The Trump administration Thursday announced an executive order prohibiting U.S. investment in Chinese firms that Washington says are owned or controlled by the Chinese military, ramping up pressure on Beijing after the U.S. election.
The order could impact some of China's biggest companies, including telecom firms China Telecom Corp. Ltd., China Mobile Ltd. and surveillance equipment-maker Hikvision.
The move is designed to deter U.S. investment firms, pension funds and others from buying and selling shares of 31 Chinese companies that were designated by the Defense Department as backed by the Chinese military earlier this year.
Starting January 11, the order will prohibit any transaction by U.S. investors in the securities of those companies. It also bans Americans from buying and selling securities in a Chinese company beginning 60 days after it is designated as a Chinese military company.
"China is increasingly exploiting United States capital to resource and to enable the development and modernization of its military, intelligence and other security apparatuses," said the order released by the White House.
The move is the first major policy initiative by President Donald Trump since losing the November 3 election to the projected winner, Democratic rival Joe Biden, and indicates that he is seeking to take advantage of the waning months of his administration to crack down on China, even as he has appeared focused on challenging the election result.
Biden has won enough of the battleground states to surpass the 270 electoral votes needed in the state-by-state Electoral College that determines the next president, but Trump has refused to concede, citing unsubstantiated claims of voting fraud.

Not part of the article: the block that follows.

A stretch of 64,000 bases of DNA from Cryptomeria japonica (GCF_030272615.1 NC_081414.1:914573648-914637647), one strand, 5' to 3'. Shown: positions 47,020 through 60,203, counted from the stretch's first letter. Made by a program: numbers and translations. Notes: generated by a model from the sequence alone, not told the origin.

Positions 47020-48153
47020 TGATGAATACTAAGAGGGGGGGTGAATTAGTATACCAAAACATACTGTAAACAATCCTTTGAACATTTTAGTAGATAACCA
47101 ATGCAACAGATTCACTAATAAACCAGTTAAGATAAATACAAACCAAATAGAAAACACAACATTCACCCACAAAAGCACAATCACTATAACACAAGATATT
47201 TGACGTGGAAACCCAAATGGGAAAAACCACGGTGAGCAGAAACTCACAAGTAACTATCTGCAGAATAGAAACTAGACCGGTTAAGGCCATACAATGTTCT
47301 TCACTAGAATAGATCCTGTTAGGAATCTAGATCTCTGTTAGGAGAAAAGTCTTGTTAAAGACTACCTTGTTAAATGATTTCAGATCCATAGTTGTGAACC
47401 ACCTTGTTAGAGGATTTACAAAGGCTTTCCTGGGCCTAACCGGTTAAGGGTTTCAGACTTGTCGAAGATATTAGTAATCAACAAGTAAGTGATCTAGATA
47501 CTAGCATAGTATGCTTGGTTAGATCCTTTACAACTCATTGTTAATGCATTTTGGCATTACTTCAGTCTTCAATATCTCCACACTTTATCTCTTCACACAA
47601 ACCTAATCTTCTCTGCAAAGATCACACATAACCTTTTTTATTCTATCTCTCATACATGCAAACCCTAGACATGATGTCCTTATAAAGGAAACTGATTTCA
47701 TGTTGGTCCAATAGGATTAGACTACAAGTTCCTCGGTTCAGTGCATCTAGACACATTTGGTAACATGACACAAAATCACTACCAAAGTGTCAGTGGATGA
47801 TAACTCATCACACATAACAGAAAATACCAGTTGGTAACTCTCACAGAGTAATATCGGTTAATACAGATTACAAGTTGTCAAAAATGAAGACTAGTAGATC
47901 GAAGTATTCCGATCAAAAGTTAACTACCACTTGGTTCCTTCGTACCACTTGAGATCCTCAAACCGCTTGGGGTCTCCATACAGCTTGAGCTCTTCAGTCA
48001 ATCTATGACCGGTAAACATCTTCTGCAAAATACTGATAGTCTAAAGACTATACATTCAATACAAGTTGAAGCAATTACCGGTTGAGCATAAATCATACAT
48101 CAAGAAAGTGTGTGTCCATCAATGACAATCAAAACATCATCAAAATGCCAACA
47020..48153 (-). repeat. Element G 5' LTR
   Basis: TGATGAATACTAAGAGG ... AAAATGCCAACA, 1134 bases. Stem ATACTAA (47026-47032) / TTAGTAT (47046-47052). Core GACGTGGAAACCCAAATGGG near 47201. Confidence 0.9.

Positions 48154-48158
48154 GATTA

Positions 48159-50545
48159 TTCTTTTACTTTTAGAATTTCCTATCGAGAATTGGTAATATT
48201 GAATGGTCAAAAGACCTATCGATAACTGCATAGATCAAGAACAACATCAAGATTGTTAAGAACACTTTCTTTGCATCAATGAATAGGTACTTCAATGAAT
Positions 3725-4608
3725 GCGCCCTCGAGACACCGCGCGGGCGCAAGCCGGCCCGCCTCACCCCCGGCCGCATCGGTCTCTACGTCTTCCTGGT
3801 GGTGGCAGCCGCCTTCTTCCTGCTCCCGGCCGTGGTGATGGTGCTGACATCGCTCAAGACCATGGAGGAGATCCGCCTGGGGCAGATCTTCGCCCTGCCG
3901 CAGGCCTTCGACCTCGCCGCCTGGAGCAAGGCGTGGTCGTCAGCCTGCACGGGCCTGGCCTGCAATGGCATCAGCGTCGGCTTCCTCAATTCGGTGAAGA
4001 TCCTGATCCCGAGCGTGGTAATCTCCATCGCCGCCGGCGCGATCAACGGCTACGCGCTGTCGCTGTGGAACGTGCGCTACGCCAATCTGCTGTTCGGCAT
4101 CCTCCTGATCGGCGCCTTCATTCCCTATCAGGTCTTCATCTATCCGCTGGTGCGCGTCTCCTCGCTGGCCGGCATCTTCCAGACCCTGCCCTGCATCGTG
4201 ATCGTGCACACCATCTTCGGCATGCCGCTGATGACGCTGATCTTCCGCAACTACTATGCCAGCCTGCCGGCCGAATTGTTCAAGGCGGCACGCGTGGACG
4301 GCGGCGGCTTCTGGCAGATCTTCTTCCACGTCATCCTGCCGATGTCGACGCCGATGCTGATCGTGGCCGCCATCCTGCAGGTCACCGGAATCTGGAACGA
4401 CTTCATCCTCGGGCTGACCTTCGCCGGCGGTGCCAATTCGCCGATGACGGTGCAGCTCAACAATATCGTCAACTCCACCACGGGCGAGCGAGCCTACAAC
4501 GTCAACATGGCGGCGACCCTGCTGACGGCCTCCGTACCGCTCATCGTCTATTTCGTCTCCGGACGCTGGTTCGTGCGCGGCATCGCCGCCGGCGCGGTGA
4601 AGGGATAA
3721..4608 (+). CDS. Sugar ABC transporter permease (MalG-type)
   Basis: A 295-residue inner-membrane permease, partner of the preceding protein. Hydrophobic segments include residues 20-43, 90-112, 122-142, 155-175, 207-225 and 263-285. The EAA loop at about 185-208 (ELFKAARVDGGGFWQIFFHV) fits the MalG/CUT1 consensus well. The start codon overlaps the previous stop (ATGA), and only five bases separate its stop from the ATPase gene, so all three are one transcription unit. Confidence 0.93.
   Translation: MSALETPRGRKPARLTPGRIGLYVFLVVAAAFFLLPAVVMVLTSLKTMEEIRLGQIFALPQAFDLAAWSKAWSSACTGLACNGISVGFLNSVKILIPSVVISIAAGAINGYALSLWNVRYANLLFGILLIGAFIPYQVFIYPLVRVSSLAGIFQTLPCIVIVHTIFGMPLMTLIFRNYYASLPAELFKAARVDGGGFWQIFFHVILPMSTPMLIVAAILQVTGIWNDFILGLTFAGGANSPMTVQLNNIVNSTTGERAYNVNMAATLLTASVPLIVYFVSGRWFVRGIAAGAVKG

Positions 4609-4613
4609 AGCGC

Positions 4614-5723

Thursday's action is likely to further weigh on already fraught ties between the world's top two economies, which are at loggerheads over China's handling of the coronavirus pandemic and its move to impose security legislation on Hong Kong.
Biden has not laid out a detailed China strategy, but all indications are that he will continue a tough approach to Beijing, with whom Trump has become increasingly confrontational.
The executive order takes a page from a bill, filed by Republican Senator Marco Rubio last month, to block access to U.S. capital markets for Chinese companies that have been blacklisted by Washington.
It is part of a growing effort by Congress and the administration to thwart Chinese companies that enjoy the backing of U.S. investors but do not comply with U.S. rules.
In August, U.S. Securities and Exchange Commission and Treasury officials urged Trump to delist Chinese companies that trade on U.S. exchanges and fail to meet auditing requirements by January 2022.